Man­groves around Thane creek de­plet­ing: Re­port

Hindustan Times ST (Mumbai) - HT Navi Mumbai Live - - HT NAVI MUMBAI - Shashikant Kothekar shashikant.kothekar@hin­dus­tan­times.com

THANE: Even as the state gov­ern­ment has plans to de­clare a part of the Thane creek as a flamingo sanc­tu­ary, the 26-km-long wa­ter­front has lost its man­groves, dam­ag­ing the flora and fauna.

An en­vi­ron­ment re­port by the Thane Mu­nic­i­pal Cor­po­ra­tion shows that the creek’s ecosys­tem has been dam­aged be­cause of pol­lu­tion. The re­port states that the de­bris and garbage thrown into the creek have dam­aged the man­groves. Crab and fish breed­ing spots around man­groves too have dis­ap­peared.

“Ev­ery year, we come out with an en­vi­ron­ment re­port. Our re­port is ready and will be for­warded to the gen­eral body meet­ing on Satur­day,” said Man­isha Prad­han, head of TMC pol­lu­tion con­trol board.

The TMC has de­cided to devel- op the wa­ter­front of Thane creek. The project in­cludes con­ser­va­tion, pro­tec­tion and beau­ti­fi­ca­tion of the creek.

The creek, which used to be a lush with swathes of man­groves, has lost much of its green cover. The TMC re­port said the creek’s marine life is at threat as the dis­solved oxy­gen in the wa­ter has re­duced be­cause of sewage and ef­flu­ents dumped into the wa­ter.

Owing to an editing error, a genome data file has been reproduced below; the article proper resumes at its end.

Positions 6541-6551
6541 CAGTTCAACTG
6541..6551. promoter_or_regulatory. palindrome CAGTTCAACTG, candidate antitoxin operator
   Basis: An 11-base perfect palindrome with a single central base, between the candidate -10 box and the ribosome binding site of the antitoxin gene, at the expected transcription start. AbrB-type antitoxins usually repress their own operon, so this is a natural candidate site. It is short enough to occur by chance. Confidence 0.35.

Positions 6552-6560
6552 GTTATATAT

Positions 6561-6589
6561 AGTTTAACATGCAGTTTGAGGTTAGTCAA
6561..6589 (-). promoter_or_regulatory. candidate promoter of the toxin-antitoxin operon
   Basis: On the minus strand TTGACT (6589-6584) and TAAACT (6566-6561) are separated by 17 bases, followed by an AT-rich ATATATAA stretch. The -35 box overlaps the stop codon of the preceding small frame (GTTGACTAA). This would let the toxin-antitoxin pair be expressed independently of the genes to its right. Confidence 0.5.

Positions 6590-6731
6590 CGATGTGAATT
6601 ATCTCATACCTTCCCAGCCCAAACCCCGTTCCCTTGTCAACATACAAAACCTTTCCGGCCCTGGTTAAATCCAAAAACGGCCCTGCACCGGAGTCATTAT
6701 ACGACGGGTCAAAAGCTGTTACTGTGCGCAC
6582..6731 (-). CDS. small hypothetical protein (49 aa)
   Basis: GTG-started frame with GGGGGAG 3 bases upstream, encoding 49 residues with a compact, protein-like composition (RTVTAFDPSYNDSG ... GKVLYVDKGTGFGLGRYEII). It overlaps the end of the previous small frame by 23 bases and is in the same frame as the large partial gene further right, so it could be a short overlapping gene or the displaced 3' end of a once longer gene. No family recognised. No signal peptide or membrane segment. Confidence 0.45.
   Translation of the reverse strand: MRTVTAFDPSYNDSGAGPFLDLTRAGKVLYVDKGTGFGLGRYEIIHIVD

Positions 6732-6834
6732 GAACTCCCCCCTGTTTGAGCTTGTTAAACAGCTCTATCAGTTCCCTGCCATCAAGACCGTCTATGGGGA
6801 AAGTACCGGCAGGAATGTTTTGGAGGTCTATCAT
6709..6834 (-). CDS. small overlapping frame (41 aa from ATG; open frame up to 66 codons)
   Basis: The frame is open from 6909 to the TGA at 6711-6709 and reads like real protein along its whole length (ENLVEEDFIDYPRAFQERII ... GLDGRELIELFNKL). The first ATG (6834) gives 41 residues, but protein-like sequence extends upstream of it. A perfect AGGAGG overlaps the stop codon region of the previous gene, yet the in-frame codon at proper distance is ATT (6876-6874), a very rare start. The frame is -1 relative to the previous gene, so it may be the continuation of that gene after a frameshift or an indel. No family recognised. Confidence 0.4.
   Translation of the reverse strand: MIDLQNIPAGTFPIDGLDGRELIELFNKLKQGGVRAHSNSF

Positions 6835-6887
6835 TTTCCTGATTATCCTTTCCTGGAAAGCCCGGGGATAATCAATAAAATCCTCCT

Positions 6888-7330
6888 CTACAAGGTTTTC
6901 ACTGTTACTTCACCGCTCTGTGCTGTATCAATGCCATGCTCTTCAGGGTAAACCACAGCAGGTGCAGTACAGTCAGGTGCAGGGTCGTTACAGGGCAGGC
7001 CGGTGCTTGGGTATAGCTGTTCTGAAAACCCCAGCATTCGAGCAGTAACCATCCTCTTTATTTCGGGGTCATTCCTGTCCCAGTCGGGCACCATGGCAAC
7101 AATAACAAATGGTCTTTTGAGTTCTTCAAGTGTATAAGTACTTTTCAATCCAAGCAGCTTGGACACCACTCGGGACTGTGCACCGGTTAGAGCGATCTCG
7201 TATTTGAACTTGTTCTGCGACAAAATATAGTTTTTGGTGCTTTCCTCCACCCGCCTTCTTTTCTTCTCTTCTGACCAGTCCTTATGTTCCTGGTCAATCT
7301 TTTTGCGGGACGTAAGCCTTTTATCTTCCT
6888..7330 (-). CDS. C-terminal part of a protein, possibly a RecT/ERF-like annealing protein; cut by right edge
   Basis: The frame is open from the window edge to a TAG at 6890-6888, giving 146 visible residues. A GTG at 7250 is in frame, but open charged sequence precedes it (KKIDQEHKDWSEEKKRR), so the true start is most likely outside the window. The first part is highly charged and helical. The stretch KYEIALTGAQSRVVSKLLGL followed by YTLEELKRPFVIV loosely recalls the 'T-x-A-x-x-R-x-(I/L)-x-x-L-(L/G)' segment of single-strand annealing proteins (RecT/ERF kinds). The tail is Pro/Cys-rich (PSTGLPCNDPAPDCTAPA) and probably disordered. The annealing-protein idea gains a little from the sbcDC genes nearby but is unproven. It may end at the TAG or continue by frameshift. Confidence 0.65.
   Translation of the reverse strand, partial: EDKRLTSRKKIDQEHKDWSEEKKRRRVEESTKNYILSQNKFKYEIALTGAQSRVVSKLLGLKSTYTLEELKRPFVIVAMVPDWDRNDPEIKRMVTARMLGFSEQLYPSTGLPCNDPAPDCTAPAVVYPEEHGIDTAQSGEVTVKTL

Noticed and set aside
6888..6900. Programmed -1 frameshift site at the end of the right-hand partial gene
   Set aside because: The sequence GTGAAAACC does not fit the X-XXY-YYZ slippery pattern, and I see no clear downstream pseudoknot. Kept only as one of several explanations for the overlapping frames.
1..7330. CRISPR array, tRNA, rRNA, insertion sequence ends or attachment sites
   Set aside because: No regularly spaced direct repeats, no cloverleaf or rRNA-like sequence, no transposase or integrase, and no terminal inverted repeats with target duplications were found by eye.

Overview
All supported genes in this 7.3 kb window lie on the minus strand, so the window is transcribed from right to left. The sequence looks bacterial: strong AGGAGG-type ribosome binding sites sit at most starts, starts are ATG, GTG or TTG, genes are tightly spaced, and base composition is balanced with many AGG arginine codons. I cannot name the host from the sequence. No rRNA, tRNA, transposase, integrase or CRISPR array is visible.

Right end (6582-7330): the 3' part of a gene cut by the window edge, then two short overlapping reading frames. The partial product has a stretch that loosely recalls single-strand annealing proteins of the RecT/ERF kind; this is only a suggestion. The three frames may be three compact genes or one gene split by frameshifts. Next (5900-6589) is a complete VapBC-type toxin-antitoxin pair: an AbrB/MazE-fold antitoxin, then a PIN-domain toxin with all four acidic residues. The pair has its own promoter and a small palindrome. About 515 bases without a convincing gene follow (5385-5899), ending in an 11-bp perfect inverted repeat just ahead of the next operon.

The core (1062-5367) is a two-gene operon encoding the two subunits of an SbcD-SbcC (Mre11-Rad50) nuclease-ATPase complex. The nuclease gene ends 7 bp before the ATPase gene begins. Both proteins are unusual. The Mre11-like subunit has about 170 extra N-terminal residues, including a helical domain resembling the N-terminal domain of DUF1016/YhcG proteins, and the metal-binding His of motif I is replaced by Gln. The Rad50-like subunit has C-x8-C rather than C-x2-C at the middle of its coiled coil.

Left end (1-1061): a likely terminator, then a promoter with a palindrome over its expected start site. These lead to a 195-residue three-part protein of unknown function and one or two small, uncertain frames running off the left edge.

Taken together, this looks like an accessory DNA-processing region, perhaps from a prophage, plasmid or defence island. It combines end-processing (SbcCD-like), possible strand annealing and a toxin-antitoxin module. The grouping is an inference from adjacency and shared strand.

There should be at least 4mg a litre dis­solved oxy­gen in the wa­ter body for aquatic life to sur­vive. Recla­ma­tion, solid waste dump­ing, sewage, in­creas­ing con­struc­tion ac­tiv­ity along the creek and ef­flu­ents be­ing dumped are some of the rea­sons for the van­ish­ing man­groves, said the TMC re­port..

The TMC pol­lu­tion con­trol board re­port said there was a need to act se­ri­ously against the creek’s pol­lu­tion. “The TMC is plan­ning to de­velop shal­low wa­ter parks, wa­ter sports, man­grove

trails, jet­ties and by­passes along the coast. This will not only help pre­serve man­groves but also curb en­croach­ments along the creek,” said a TMC of­fi­cial.

Nagesh Tekale, ex­pert in en­vi­ron­ment stud­ies and bio­di­ver­sity, said Thane creek is dy­ing. “Pol­lu­tion and de­struc­tion of man­groves are the ma­jor rea­sons for it and the creek’s bio-di­ver­sity has been dam­aged. The creek’s area is also re­duc­ing. There is a need to plant more man­groves,” Tekale said.

HT FILE

Man­groves act as a buf­fer zone be­tween land and sea. The green cover pro­tects land from ero­sion.

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